1. Utility Patents
2. Characteristics of Inventions
3. Searching Prior Art
4. Preparing to File

Why patent an invention? Taking this step legally prohibits others from making, using, selling, or distributing the invention without your authorization. Once you receive a patent, the rights to use the invention can be bought, licensed, and sold just like any other asset. For this reason, intellectual property is a valuable investment for many businesses.

Utility Patents

Although several types of patents exist, most awarded patents are utility patents. These protect rights to:

  • New matter compositions, such as a prescription drug.
  • Machines.
  • Manufactured items.
  • Steps, methods, and processes.

If your creation doesn't fit into one of these four categories, it likely does not qualify for a utility patent and is still in the idea stage.

The filing fee for a patent is $75 for individual inventors and $300 for larger businesses and organizations. Independent inventors may be able to file for free thanks to an income-based program established by the 2011 America Invents Act.

Characteristics of Inventions

Inventions must be concrete, not abstract. They must have real-world utility. For example, if you have created a math formula, it cannot be considered an invention unless it has a critical part in an application or process.

Natural discoveries, such as new animal and plant species, are also not inventions. Just finding something isn't enough; you would have to then modify or incorporate it into a patentable invention.

Inventions must be limited and defined in scope. For example, if you invent a new compound that treats acne and you think it might also treat heart disease, only the first use can be patented if you have not done scientific research on the second claim.

Searching Prior Art

One of the most important steps in determining whether an invention is patentable is a search of the prior art or previous inventions in the field in question. Patents must be non-obvious and novel, which means they are different than any invention that has been made in the past. Something that has been previously described in a patent application or publication cannot be patented. Non-obvious means that a person with typical skill in the associated industry would not easily be able to come up with the invention.

Publications in your industry, patents issued, and patent applications are all considered prior art. If you find your creation described in these documents, it is not novel and thus cannot be patented. This is even true if the entire invention is described over several documents but not synthesized into one document.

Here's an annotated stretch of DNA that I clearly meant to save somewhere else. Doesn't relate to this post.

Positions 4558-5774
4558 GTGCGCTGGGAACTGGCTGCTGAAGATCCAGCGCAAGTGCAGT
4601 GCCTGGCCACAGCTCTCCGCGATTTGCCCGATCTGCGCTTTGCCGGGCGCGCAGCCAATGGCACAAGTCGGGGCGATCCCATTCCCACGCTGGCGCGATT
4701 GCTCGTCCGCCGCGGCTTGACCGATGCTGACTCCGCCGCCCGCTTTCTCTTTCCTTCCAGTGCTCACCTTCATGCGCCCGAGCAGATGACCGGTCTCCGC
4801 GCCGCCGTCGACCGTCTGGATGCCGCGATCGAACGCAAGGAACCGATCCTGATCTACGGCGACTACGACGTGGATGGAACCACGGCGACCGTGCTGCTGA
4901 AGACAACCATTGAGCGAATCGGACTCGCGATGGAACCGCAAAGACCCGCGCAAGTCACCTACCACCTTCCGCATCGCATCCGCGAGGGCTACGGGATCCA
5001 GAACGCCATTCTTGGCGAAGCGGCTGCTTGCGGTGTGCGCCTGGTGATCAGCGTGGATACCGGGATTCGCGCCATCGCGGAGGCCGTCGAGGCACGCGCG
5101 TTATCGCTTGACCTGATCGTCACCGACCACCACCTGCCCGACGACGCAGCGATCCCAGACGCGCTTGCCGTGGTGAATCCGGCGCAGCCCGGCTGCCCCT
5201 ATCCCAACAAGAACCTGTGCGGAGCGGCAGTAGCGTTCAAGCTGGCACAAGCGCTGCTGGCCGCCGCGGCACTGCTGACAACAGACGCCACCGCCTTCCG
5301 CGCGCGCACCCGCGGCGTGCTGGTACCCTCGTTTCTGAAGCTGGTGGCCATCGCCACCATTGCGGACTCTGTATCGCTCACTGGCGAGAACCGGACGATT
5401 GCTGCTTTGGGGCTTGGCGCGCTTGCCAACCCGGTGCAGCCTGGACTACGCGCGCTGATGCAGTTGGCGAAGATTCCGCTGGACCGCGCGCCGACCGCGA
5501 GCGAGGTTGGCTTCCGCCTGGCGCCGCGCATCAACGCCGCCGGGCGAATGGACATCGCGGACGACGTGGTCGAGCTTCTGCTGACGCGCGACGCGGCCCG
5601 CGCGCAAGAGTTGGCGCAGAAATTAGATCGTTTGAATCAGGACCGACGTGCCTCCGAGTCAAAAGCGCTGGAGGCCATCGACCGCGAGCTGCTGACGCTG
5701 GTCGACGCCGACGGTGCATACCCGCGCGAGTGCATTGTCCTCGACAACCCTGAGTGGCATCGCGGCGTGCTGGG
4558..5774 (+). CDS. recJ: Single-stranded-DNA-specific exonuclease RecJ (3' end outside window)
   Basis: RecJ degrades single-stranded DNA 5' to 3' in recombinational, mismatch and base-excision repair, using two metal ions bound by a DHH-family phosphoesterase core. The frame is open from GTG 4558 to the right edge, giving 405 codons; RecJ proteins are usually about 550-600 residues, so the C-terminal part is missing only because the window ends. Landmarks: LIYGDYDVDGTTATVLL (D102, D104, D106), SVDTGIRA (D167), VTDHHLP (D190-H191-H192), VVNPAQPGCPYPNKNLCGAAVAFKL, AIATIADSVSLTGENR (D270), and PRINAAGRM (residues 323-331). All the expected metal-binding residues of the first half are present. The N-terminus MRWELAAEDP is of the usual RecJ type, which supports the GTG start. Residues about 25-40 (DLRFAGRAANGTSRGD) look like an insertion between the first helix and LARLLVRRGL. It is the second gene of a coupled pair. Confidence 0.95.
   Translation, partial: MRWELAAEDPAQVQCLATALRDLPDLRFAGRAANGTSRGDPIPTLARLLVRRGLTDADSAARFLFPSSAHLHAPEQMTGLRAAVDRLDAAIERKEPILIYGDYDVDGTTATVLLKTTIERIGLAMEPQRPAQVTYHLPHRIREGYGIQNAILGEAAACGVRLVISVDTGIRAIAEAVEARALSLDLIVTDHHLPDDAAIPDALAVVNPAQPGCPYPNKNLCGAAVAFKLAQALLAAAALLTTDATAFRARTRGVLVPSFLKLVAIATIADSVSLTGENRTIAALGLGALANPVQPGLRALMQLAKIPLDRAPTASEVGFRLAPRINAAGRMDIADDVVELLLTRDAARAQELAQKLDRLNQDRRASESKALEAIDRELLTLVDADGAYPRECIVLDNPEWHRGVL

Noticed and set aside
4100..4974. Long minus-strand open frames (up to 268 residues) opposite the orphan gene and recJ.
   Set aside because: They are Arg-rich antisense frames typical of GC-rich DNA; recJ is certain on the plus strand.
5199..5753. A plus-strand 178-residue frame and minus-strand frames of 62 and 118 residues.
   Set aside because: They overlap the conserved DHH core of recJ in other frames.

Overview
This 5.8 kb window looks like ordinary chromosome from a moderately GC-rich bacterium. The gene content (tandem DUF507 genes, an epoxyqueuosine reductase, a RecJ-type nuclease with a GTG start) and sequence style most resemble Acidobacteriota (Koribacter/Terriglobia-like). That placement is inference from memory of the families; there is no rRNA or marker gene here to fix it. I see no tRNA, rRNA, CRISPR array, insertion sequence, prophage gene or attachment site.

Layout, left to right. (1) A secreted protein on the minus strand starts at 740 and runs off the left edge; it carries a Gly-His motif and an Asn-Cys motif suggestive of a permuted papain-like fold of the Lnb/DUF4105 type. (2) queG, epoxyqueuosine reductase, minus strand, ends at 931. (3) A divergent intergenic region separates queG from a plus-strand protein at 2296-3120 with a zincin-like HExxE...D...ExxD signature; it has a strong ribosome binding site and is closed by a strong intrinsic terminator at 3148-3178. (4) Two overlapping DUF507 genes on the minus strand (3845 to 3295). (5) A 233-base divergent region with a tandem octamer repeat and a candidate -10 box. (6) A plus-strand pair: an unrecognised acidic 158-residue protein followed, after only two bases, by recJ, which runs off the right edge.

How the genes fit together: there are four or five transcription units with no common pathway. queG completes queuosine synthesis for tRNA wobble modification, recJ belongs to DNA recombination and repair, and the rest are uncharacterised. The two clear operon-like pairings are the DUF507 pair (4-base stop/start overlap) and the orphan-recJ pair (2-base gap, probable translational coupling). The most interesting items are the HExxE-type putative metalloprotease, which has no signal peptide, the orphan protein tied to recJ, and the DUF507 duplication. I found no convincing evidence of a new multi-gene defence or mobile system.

It's best to examine prior art before investing money in the patent process. If you do find that a similar invention exists, you can take one of the following routes:

  • Challenge the prior art by arguing that it is outside your field or substantially different than your invention.
  • Narrow the scope of your own invention to differentiate it from prior art.
  • Expand your invention to include additional elements that make it distinct.
  • Accept that your current invention is not novel and shift focus to more promising ideas.

You can search for prior art on the database maintained by the U.S. Patent and Trademark Office (USPTO). You can also hire a patent attorney to conduct a prior art search on your behalf.

Preparing to File

If you find that your invention does not already exist in prior art, you may be able to qualify for patent protection. The next step is to build a prototype of your invention so you can test its functionality and make necessary changes. It should be as close to final as possible before you apply since you cannot change any aspects of the invention as submitted on the application.

Conduct market research to determine whether a need exists for your product. If you don't have enough customers, your invention will be unprofitable. Even if the potential market is sizable, make sure that it doesn't cost more to produce your invention than the price you can command.

If you have a marketable invention, consider whether a patent is the best route for protection. A product doesn't have to have a patent to be sold publicly. Depending on the specific invention and situation, a trademark or copyright may be more appropriate and less expensive.

If you need help with patenting an invention, you can post your legal need on UpCounsel's marketplace. UpCounsel accepts only the top 5 percent of lawyers to its site. Lawyers on UpCounsel come from law schools such as Harvard Law and Yale Law and average 14 years of legal experience, including work with or on behalf of companies like Google, Menlo Ventures, and Airbnb.